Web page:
The second mistake I made was wearing them while hoofing it from Port Authority to a midtown restaurant for a business dinner last night.
I move way too fast for old shoes.
By the time I got to the restaurant, the soles had torn away and a hole was forming in the right shoe. The rubber tips had come off the heels, which I could hear click-clack-clicking to the beat of my iPod–Ace Frehley’s “New York Groove.”
I’m back, CLICK back in the New York groove CLACK…
How these stupid shoes had lasted this long, I don’t know. I guess when I bought them–when my kids were little–I moved to the beat of a slower song. Somehow, these shoes survived weddings and rushed dinners with a toddler on my hip and Mother’s Day teas at the preschool with my legs crammed under tiny little tables.
But they couldn’t make it through last night. By the time I’d dashed through Port Authority to catch the 10:08 home, my shoes were so battered, it felt like I was running barefoot. Which would have been easier, frankly. When I got home, I threw them in the garbage.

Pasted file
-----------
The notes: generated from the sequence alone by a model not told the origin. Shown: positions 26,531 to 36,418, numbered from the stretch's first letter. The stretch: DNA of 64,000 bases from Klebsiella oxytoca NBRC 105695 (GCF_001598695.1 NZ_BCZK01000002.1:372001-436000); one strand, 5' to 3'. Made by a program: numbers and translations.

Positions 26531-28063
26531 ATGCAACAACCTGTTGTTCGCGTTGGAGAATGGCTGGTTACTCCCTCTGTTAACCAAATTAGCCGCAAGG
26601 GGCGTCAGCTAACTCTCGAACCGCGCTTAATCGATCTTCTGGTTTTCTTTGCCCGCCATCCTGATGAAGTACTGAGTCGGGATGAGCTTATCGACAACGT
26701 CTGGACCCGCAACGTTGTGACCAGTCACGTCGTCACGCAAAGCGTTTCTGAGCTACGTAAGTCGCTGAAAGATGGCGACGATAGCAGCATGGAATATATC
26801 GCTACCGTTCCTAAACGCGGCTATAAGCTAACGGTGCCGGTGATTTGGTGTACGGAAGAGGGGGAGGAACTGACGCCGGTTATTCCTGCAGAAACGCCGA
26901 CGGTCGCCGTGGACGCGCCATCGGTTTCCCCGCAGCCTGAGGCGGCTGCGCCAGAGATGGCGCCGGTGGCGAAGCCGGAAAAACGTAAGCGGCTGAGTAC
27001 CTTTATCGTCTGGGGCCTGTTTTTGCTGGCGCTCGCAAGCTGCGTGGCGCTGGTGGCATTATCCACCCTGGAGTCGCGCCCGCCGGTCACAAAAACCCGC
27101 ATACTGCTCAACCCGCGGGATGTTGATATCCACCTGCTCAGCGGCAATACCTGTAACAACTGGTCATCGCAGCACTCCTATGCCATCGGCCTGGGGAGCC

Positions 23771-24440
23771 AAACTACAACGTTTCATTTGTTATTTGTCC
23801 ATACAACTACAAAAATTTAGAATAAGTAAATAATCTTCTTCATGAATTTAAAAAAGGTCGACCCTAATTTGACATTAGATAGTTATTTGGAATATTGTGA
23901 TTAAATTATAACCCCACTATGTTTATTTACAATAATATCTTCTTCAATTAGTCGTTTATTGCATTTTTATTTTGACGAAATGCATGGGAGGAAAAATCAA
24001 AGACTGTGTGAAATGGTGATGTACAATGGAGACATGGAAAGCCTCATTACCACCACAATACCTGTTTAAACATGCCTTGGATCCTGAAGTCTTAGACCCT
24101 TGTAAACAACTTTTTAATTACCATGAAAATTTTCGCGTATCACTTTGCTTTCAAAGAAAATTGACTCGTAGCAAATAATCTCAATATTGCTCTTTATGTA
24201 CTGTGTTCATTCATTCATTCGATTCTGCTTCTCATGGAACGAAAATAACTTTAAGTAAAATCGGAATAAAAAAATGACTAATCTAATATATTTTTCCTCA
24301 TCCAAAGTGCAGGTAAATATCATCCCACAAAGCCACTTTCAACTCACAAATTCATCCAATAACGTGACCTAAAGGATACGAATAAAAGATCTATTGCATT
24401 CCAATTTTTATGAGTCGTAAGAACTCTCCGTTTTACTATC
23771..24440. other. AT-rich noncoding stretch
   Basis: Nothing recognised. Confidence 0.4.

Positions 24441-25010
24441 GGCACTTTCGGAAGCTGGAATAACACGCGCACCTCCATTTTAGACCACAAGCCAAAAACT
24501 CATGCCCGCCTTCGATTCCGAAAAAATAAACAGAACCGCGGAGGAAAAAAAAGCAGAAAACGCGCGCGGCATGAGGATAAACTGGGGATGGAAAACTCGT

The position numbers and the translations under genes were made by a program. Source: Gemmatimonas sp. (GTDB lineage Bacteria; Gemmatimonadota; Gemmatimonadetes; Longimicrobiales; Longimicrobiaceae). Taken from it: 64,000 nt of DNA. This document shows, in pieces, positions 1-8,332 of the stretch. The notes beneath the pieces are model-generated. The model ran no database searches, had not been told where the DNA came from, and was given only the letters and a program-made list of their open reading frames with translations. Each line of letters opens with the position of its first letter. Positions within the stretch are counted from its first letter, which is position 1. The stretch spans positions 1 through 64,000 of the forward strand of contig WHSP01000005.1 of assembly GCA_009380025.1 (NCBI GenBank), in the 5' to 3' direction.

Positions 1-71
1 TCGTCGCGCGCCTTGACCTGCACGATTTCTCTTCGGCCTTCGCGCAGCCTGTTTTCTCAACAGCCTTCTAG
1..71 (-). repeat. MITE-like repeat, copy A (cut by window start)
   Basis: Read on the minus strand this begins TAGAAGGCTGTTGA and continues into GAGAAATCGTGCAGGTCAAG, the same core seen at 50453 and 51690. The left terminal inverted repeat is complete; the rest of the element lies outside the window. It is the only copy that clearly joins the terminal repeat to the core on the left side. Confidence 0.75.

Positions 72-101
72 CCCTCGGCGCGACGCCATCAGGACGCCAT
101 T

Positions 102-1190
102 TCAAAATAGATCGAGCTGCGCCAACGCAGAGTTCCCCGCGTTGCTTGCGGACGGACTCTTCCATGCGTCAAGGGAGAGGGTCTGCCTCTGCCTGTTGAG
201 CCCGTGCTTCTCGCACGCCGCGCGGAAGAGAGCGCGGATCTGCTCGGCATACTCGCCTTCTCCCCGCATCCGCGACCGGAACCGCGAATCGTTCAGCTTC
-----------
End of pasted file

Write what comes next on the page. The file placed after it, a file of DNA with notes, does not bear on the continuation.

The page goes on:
They no longer fit my style.
This morning, I rolled the garbage can to the curb (in comfy sneakers) and ditched these relics of my early motherhood years, bought back when sensible mattered more than style because I needed to be able to carry 30 pounds of squirming kid and a packed diaper bag up the stairs to see the Easter Bunny.
Every layer of these shoes that I left on Manhattan sidewalks last night released me from the old, from that which no longer fits. But I should have gotten rid of them a long time ago.
For moms, the sensible shoe years are really quite short. Yet we keep them thinking that’s who we are. We are so-and-so’s mom, and we’re here to buy light-up sneakers. Or soccer cleats. Or heels for the prom. We’ll just wear these old shoes because everyone else’s matter more.
Not today though. Today, I’m going out and buying new shoes that can keep up with me.
Me, and Ace Frehley.